Take a break from academics, enjoy the Colorado Rockies, fight a fire now and then. That's all Jake Landon expected when he signed up to be a ranger. He'll partner with some crusty old mountain man; they'll patrol the wilderness in a tanker, speak three words a day, and Old Crusty won't be alluring at all. A national forest is big enough to be Jake's closet - he'll spend his free time fishing. Except Old Crusty turns out to be Kurt Carlson: confident, competent, and experienced. He's also young, hot, friendly, and considers clothing optional when it's just two guys in the wilderness. Sharing a small cabin with this walking temptation is stressing Jake's sanity - is he sending signals, or just being Kurt? And how would Kurt react if he found out his new partner wants to start a fire of a different kind? Jake's terrified - they have to live together for five months no matter what. Enough sparks fly between the rangers to set the trees alight, but it takes a raging inferno to make Jake and Kurt admit to the heat between them.
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Great Firefighter book!`
Narration saved this story.
I'm not sure. The story itself was a bit of a let down, but Finn Sterling is such a good narrator that he did make the time pass quickly.
Made the personal connection between Jake and Kurt stronger, more believable.
Subtle nuances and inflections in his tone, his voice alone is sort of mesmerizing.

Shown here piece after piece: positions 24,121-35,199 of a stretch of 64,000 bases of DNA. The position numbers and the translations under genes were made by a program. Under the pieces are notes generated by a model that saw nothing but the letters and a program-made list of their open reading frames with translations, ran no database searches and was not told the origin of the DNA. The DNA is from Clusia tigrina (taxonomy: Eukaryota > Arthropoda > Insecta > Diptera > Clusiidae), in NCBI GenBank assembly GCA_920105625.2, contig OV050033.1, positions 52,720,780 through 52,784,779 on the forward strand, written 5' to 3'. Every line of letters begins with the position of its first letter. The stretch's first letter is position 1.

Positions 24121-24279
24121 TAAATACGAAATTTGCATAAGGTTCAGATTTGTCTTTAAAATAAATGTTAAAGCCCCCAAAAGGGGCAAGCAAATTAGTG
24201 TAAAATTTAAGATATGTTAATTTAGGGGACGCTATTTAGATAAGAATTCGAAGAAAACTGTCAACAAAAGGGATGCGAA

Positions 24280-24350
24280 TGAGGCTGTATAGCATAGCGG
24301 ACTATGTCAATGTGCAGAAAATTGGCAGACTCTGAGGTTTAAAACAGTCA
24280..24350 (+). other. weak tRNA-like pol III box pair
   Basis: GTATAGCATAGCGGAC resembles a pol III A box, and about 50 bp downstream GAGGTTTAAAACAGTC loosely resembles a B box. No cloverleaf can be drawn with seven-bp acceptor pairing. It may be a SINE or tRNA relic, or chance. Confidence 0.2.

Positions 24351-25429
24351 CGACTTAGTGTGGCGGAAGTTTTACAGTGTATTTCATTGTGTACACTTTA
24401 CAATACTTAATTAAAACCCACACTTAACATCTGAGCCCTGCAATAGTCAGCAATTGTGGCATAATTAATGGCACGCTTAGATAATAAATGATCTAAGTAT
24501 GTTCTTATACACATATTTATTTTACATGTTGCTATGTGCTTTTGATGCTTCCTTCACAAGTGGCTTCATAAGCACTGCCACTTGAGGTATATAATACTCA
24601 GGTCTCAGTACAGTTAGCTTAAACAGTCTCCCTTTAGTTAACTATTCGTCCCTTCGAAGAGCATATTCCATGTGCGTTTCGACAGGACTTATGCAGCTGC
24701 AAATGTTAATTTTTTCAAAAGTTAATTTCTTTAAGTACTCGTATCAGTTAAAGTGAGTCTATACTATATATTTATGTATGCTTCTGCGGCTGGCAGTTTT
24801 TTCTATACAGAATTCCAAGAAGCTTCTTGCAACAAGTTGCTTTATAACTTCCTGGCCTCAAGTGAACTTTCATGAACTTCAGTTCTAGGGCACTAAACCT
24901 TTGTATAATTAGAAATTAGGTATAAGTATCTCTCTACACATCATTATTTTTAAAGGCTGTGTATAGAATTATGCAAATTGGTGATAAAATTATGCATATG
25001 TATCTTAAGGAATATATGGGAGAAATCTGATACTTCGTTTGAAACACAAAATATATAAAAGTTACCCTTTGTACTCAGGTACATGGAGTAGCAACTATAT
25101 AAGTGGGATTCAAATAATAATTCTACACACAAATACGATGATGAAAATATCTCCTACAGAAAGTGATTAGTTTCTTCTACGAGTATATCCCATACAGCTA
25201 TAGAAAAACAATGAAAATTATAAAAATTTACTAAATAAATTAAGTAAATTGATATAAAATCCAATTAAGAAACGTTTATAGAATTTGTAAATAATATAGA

Actually, yes! Hmmmmm, Channing Tatum could play Kurt and that cute guy that played Adam on The Secret Circle could play Jake.
Jake Landon takes a job as a park ranger to bide his time until he starts pharmacy school. He expected to be partnered with someone older and more seasoned, to pass his time waiting with working and fishing. He did not expect the distraction that is Kurt Carlson. Jake made the mistake once on acting on his attraction to another man, a friend, and it didn’t turn out so well. He is not about to make that mistake twice. In fact, Jake is so intent on ignoring his attraction to Kurt that he completely misses the signs pointing to that attraction, being a mutual feeling.
Kurt as well shared his feelings with someone in the past, only to be shot down and hurt in the process. And while Kurt doesn’t wave his rainbow flag, he is a very confident young man that tries to subtly tell his new partner he would like to put out HIS fire, not just the ones popping up on the mountain. It takes Kurt getting hurt and their lives endangered by an out of control fire before Kurt finally asks Jake for something more. When the danger subsides, Jake is left questioning if Kurt’s feelings were real, or just a mistake made in the heat of the moment.
While there was a lot of action and drama, and the backdrop of the picturesque mountains added a beauty to the storyline, the relationship between Jake and Kurt felt either forced or lacking at any given time. I wanted more of a connection between them, and what little they had didn’t come until toward the end of the book, and even then it just didn’t fit with their personalities. A couple of times the words or phrases they chose to use seemed too juvenile for them as well. They were both very intelligent and driven, so I didn’t connect with them when they spoke like twelve year olds.
The thing that really saved this story for me and kept me going through to the end was the narration. I love the little nuances and inflections that Finn Sterling adds to the stories he tells. So I loved the scenery set in the Colorado Mountains and the narration, but the story itself was not quite there for me.
- Tams (TTC Books and more) "Avid reader, reviewer, blogger and budding author."